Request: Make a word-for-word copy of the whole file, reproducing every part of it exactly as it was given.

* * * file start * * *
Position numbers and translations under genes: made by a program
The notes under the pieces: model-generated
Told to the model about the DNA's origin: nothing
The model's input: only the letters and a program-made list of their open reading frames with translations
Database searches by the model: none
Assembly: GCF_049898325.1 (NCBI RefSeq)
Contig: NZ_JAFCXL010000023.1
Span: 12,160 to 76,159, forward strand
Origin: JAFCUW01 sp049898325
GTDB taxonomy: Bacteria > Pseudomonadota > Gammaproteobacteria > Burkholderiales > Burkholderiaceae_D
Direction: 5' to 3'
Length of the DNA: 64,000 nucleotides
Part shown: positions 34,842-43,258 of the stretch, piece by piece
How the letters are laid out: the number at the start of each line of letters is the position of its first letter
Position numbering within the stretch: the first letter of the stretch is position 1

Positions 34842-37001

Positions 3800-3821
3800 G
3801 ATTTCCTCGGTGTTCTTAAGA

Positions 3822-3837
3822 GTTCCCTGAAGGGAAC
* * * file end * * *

Position numbers and translations under genes: made by a program
The notes under the pieces: model-generated
Told to the model about the DNA's origin: nothing
The model's input: only the letters and a program-made list of their open reading frames with translations
Database searches by the model: none
Assembly: GCF_049898325.1 (NCBI RefSeq)
Contig: NZ_JAFCXL010000023.1
Span: 12,160 to 76,159, forward strand
Origin: JAFCUW01 sp049898325
GTDB taxonomy: Bacteria > Pseudomonadota > Gammaproteobacteria > Burkholderiales > Burkholderiaceae_D
Direction: 5' to 3'
Length of the DNA: 64,000 nucleotides
Part shown: positions 34,842-43,258 of the stretch, piece by piece
How the letters are laid out: the number at the start of each line of letters is the position of its first letter
Position numbering within the stretch: the first letter of the stretch is position 1

Positions 34842-37001

Positions 3800-3821
3800 G
3801 ATTTCCTCGGTGTTCTTAAGA

Positions 3822-3837
3822 GTTCCCTGAAGGGAAC